Dr. Karen Felsted: A Belief in Marketing Also Drives Veterinary Visits

As mentioned in the last post, the Bayer study identified a number of attributes that practices which continue to grow during this post-recession economy have in common.  Not entirely surprising is that two of those attributes are marketing related:  the first is a belief by the practice owner that marketing and advertising were critical to the practice’s success and, secondly, that the practice is an active user of social media such as Facebook.  The study also looked at attributes associated with practices who are experiencing declines in visits and found that both of those factors were marketing related:  the veterinarian felt that advertising undermines his/her credibility as a veterinarian and the practice lacks referral arrangements with other pet service providers.

What IS surprising is that 74 percent of veterinarians do not completely agree that marketing and advertising are important tools in running a successful practice today.  Without that commitment, it’s unlikely those practices will be effective in using marketing strategies to attract new clients.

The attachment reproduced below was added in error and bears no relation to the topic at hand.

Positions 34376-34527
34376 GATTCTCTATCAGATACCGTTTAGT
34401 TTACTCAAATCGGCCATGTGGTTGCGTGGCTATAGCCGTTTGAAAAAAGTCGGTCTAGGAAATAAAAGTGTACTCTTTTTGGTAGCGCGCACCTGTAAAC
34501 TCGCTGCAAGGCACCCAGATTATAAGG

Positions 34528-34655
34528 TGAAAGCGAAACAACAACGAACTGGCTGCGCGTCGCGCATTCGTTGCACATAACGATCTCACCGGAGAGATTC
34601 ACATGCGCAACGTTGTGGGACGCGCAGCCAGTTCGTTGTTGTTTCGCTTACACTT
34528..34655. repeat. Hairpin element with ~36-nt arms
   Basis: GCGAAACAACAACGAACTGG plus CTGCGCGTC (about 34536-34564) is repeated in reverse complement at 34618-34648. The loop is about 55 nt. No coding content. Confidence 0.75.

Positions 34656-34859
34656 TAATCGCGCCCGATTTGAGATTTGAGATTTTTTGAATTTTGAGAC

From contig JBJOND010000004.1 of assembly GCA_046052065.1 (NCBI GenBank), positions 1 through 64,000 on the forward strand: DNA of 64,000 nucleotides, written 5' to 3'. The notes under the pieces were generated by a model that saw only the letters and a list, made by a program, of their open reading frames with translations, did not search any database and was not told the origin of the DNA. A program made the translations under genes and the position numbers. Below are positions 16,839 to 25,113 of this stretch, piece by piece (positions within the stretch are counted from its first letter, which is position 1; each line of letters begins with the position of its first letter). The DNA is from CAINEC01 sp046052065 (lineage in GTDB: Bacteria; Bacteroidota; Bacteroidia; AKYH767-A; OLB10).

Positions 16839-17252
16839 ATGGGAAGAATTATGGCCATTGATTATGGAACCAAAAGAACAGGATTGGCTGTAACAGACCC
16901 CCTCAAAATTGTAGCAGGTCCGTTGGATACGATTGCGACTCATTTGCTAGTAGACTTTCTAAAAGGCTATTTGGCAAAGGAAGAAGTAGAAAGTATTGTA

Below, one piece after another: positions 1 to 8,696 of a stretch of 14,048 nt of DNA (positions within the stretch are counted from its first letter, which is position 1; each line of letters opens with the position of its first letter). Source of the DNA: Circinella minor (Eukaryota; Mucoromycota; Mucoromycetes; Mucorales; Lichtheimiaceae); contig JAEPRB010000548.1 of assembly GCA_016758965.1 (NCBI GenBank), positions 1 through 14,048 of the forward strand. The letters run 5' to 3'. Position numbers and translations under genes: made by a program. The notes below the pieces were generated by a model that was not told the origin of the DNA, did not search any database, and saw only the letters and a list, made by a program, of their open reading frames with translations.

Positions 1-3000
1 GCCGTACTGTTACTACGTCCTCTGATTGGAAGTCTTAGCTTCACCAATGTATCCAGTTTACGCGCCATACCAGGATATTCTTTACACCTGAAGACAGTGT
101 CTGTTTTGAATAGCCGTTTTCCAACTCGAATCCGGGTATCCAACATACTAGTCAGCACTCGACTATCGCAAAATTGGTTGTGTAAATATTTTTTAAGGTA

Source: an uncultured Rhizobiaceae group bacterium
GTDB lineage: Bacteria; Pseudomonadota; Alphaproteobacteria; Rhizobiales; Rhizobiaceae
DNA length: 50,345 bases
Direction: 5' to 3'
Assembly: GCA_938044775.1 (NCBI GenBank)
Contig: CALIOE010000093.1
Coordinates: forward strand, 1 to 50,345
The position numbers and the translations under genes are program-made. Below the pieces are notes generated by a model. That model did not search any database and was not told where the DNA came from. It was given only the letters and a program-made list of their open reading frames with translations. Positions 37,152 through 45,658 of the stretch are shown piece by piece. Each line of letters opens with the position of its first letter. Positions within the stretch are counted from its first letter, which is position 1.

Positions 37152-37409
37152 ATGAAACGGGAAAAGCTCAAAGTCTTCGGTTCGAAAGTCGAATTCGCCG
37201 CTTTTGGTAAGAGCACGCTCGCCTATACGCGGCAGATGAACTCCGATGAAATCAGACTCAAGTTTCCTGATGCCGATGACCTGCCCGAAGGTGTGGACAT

What do you think?  How much time do you spend on marketing and advertising?  What have you found to be most successful?

See all of Dr. Karen Felsted’s blog posts.

One Response to “Dr. Karen Felsted: A Belief in Marketing Also Drives Veterinary Visits”

  1. I believe the products made by CG checkup kit for cats and dogs, will increase the awareness for monitoring pets health, allow for early detection and increase the number of vets visits. WE have responses from users that by using these products they discovered for the first time that there is a problem, and went to the vet.

    Thank you

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